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Review: Mario Golf: World Tour – A Hole in One (UPDATED)

by on April 24, 2014 10:00 AM 7

Golf has always been the kind of sport that’s incredibly boring to watch and, except for the really passionate fans, equally boring to play. But Mario Golf: World Tour is rarin’ to put the fun back in this uppity game. Who knew that all you needed was a cast of colorful characters, bright and vibrant courses and some handy power-ups?

Update: I finally got my hands on online tournaments as the servers are now online. My thoughts have been added to the according section.

In Mario Golf: World Tour, players can choose how they experience the tour, whether it’s through the classic “Mario Golf” mode or the new “Castle Club” mode. The former allows you to immediately choose a franchise character and a course, then have at it. Each character has their own statistics: mainly their drive, control, sweet spot and if their shot fades left, draws right or simply travels straight.

Castle Club lets you play as your Mii and it’s essentially a story mode of sorts. As you beat tournaments and other challenges, you’ll unlock new merchandise and equipment that can be purchased in the in-game store using gold coins gained from completing said courses. There are six special courses that can also be purchased using special Star Coins, which then can be played in both modes.

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World Tour offers three main types of tournament courses in Castle Club — Forest, Seaside and Mountains — that possess their own unique challenges and make-ups. The Forest courses are made for beginners and experts alike with relatively simple obstacles and light breezes. Seaside has hazards that can add points to your score as well as very strong winds that affect the ball’s trajectory and landing. Mountain courses are overall the toughest, with the most difficult obstacles to deal with.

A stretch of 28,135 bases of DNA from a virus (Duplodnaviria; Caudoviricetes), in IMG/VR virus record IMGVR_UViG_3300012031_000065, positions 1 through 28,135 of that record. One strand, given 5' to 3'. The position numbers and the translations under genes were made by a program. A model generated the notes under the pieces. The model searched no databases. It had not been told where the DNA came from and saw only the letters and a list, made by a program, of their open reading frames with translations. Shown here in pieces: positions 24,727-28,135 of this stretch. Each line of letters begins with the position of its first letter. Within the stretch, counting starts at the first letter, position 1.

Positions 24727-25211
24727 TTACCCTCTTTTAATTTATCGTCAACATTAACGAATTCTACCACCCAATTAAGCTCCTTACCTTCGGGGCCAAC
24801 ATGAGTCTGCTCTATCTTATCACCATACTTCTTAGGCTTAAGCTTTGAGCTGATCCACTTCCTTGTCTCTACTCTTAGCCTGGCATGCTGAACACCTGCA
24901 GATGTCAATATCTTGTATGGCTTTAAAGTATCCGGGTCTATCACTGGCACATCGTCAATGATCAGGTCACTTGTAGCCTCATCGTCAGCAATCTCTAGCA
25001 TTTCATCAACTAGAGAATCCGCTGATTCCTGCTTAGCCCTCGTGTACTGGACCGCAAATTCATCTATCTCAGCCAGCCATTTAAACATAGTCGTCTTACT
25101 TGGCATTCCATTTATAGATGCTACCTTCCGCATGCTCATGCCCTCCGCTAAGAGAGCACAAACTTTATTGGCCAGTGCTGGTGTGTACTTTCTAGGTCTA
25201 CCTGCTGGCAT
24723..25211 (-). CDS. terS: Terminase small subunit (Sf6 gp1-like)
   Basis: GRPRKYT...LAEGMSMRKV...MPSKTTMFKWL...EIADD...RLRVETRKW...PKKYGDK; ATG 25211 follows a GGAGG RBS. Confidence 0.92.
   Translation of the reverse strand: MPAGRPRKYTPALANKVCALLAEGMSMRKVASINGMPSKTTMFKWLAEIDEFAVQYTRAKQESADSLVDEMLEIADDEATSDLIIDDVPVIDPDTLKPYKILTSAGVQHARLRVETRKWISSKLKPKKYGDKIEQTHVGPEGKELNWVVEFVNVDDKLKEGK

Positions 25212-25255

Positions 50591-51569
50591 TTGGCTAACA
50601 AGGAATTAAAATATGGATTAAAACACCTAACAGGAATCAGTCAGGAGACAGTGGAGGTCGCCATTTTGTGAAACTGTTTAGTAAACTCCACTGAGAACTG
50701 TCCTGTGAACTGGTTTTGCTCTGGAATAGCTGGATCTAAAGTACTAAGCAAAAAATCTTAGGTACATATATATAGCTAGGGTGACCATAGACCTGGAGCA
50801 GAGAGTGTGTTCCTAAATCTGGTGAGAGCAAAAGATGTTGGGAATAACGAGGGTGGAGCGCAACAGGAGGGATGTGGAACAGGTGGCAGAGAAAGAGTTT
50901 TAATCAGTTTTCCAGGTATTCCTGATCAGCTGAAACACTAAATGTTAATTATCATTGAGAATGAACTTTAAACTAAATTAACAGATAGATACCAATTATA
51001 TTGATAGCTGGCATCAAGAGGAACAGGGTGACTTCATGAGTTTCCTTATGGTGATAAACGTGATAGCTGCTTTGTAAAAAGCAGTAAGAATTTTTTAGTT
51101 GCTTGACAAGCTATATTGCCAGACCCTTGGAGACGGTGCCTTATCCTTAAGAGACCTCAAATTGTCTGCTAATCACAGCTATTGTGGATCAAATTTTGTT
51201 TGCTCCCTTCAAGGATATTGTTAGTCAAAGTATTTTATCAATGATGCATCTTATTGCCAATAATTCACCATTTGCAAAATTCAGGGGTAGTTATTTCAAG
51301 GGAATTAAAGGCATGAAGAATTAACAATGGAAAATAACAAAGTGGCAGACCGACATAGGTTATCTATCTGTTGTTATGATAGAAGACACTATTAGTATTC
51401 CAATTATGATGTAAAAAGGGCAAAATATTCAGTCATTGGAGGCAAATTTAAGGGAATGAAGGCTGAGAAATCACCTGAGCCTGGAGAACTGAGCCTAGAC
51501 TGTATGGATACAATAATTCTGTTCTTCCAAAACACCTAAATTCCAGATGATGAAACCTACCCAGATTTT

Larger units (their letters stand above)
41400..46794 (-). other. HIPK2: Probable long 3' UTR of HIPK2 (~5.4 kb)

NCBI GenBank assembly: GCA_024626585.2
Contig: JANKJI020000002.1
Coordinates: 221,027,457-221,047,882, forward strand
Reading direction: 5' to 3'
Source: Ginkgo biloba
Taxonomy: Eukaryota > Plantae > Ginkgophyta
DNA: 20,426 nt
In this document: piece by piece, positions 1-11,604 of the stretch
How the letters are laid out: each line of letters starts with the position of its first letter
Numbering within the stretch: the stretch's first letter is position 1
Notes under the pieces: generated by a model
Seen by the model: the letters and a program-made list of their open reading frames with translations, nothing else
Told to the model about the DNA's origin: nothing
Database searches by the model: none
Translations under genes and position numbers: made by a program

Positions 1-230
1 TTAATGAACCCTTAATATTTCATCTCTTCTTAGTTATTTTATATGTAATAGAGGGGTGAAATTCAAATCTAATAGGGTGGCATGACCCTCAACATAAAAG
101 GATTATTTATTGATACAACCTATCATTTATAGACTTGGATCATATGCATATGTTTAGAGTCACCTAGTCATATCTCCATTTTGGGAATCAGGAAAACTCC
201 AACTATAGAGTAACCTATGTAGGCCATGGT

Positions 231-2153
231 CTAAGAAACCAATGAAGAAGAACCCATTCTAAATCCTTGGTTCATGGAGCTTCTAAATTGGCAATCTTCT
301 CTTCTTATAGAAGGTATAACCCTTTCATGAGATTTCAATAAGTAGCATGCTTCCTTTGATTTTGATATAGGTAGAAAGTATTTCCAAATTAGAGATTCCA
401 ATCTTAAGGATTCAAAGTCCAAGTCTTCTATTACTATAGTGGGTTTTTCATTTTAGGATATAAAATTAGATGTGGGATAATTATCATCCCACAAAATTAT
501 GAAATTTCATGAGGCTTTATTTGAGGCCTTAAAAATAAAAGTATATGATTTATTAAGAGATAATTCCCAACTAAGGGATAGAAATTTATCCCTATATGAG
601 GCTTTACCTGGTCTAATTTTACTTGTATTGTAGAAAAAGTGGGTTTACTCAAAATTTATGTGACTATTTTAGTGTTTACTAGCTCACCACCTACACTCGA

There’s also a special course called the Sky Island, which is reserved for the most skilled players. Due to its precarious nature (since it’s literally a series of floating rocks), players must achieve a “one-on, one-putt,” which means that at minimum you must get at least a birdie on each course.

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Challenges (located in Mario Golf mode) are another nice feature for strong players, which seriously test your precision and course planning skills by requiring you to hit Star Coins and make the ball travel through rings, among other things. You may even have to play a round against other Mario characters such as Peach and Daisy.

Completing practice rounds as well as tournament rounds is important, especially for those who want to compete against other players online. Just for this purpose, Nintendo implemented a nifty handicap feature which allows people of varying skill levels to participate in online tournaments together. This mechanic works with single player and multiplayer tourneys as well.

But those that don’t exactly excel in golf can take advantage of basic mechanic lessons, as well as mini challenges that apply what you’ve learned; there’s even a handy glossary that elaborates on tricky golf jargon. And just for kicks, beginners can keep their stroke on Easy instead of Manual, which means you won’t have to consider factors such as sweet spot and ball spin.

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Controls in this game are incredibly precise and players are always given a wealth of information on factors such as wind speed and direction, height, terrain and slope, not to mention the many clubs you can choose from, being able to set swing strength, changing the camera angles and other factors. Players may feel frustrated at times but this is one of those rare times that the player’s own failings are at fault, not any issues with the game itself.

Another factor that really elevates this title is the array of authentic noises and effects: the sharp crack of a ball hit by a club, grass rustling when said ball lands and rolls, the overhead wind blowing along; these small details accumulate into a magical medley of sights and sounds for golf lovers. Graphics only enhance the experience with surprisingly detailed and accurate golf course renders, as well as nicely animated swings. The music, meanwhile, features some lovely jazz tracks that blend in perfectly with the gameplay.

However, while the developers did focus on authenticity, this being Mario Golf and not exactly a PGA World Tour title means that Power-ups and Power Shots can play a pretty big — but ultimately optional — role.